Radicals who were kept at bay or in prison under dictators such as Qadhafi and Mubarak are now free to pursue their agendas

If Muammar Qadhafi were still alive he might give a bitter laugh to hear the news that the U.S. ambassador to Libya had been killed in Benghazi. Hosni Mubarak, in his prison hospital, would growl a wry “I told you so” after the attack on the fortress-like American embassy in Cairo.

Two onslaughts in two of the cities that witnessed the historic drama of the Arab spring last year do not an Islamist winter make. But both underline the glowering and dangerous presence of the sort of radical Muslim fundamentalists whom the old regimes kept at bay or in prison and who are now free to pursue their agendas. Qadhafi and Mubarak may have been unreconstructed dictators, but by and large they did Washington’s bidding. And U.S. diplomats were usually safe.

Libya is the more disturbing case. On a day when Qadhafi’s democratically elected heirs were due to announce a new Prime Minister, it will be infuriating to have global attention diverted to the Salafi extremists of Ansar al-Sharia who attacked the Benghazi consulate with rocket-propelled grenades - and killed an American official who was instrumental in helping overthrow the man who ruled unchallenged for 42 years. It will also highlight the grave problem of security as the authorities in Tripoli struggle to create a functioning national police force and control militia weapons.

Conspiracy theories are two a penny in the Middle East, but it was surely no coincidence that both incidents took place on September 11 — a date that will be associated with the notion of an inevitable “clash of civilisations” long after both Osama bin Laden and George W. Bush are gone.

In the Cairo demonstration much was made of the role of the brother of Ayman al-Zawahri, Bin Laden’s Egyptian successor, and of the sinister black Salafi flags carried by demonstrators. Still, the target in both cities was a crude and poisonously anti-Muslim film made in the U.S. and circulated on YouTube — evidence of American arrogance and prejudice rather than anything directly political.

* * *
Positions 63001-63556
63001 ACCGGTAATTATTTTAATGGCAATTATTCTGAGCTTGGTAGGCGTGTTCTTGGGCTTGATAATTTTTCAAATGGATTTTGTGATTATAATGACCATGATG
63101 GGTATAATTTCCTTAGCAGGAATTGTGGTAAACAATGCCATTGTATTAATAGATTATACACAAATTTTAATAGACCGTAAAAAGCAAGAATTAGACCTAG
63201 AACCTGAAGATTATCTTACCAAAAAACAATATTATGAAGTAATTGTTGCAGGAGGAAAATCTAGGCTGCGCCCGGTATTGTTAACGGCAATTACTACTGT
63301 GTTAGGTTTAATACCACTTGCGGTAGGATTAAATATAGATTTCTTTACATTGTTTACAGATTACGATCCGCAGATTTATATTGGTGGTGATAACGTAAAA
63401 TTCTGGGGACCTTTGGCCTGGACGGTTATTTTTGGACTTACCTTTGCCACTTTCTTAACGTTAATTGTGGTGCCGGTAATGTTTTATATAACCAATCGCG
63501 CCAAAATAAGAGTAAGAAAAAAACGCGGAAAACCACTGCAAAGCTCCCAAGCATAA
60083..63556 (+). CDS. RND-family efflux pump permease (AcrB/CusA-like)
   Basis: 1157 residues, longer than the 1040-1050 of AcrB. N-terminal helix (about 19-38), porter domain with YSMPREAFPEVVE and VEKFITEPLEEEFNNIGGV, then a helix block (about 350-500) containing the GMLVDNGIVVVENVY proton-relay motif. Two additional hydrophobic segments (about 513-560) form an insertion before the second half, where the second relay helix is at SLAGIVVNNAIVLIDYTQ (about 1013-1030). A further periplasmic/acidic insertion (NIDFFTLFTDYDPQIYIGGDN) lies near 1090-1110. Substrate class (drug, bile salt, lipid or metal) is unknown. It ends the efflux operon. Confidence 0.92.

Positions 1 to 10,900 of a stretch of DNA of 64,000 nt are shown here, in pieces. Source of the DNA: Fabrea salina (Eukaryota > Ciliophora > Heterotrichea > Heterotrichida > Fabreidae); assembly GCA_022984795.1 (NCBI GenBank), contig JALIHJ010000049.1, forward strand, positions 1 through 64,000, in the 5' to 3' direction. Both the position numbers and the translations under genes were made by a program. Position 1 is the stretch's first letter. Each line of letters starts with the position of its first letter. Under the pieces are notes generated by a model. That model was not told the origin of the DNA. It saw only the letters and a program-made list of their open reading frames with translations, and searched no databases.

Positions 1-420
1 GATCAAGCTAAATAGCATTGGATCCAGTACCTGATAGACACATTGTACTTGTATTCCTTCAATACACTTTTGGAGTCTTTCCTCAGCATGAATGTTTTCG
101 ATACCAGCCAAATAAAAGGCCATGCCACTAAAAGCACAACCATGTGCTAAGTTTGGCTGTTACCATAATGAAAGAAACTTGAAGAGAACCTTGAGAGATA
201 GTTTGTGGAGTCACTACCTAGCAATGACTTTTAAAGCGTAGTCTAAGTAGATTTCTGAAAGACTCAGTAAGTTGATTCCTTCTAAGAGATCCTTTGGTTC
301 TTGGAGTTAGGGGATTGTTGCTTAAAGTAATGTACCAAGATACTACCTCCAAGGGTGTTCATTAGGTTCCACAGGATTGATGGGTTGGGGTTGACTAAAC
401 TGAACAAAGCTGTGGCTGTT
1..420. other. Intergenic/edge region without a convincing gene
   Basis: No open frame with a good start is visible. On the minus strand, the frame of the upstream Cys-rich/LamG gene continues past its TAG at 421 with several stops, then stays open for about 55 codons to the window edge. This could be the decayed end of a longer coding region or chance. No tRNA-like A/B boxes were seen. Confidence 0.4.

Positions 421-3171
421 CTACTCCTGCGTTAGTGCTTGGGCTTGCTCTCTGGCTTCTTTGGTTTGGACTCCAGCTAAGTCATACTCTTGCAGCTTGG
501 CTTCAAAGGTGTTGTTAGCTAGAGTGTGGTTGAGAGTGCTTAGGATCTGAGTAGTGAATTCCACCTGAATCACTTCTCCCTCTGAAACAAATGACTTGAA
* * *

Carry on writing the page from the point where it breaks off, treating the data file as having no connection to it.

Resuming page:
Mr. Obama certainly faced criticism in Egypt for backing Mubarak until the end, but the U.S. has not wavered since in its support for Cairo’s new regime — now led by Mohamed Morsy’s Muslim Brotherhood. Libyans know that the U.S. backed last year’s U.N. resolution that led to a no-fly zone, NATO intervention, and Qadhafi’s demise. Salafi groups in Tunisia — a thorn in the side of the Muslim Brotherhood government there, also called for anti-U.S. protests. (Salafis, like Islamists, come in different shapes: all are socially conservative but not all condone violence.) Islam is by definition wider than any issue of national politics, and these incidents highlight the uncomfortable truth that the U.S. remains deeply unpopular across the Muslim world, as shown again by a recent YouGov poll. Iraq, Afghanistan, and above all the enduring Israeli-Palestinian conflict remain open sores.

But religion and politics make for a toxic combination. “The U.S. has killed hundreds of thousands of unnamed Muslims in 9/11 revenge wars,” commented the Palestinian rights advocate Ali Abunimah. “Media dehumanisation helps make this possible.” Coming at the height of the U.S. Presidential campaign the attacks seem likely to curb what little enthusiasm remains for U.S. intervention in the Arab world as the fear of Islamist chaos overwhelms hope for the springtime of Arab democracy. “Libya and Egypt need the U.S. now more than ever at precisely the same moment that U.S. is least willing and able to play that role,” warned the analyst Shadi Hamid of the Brookings Institution.

Syrians still hoping that the U.S. will back a Libya-style intervention or send arms to the rebels will surely be disappointed. Others pray that the influence of Saudi-financed Salafis among the anti-Assad forces will be limited. “Perhaps,” tweeted one secular Syrian opposition activist, “the terrible incidents of today will finally teach the west to not… support and arm Islamist extremist militants.” Arab governments generally want to get on well with Washington, but given the background it is a relationship that will always be vulnerable to provocations by extremists on both sides. For too many across the region, Pastor Terry Jones looks more influential than Barack Obama. — Copyright: Guardian News Service

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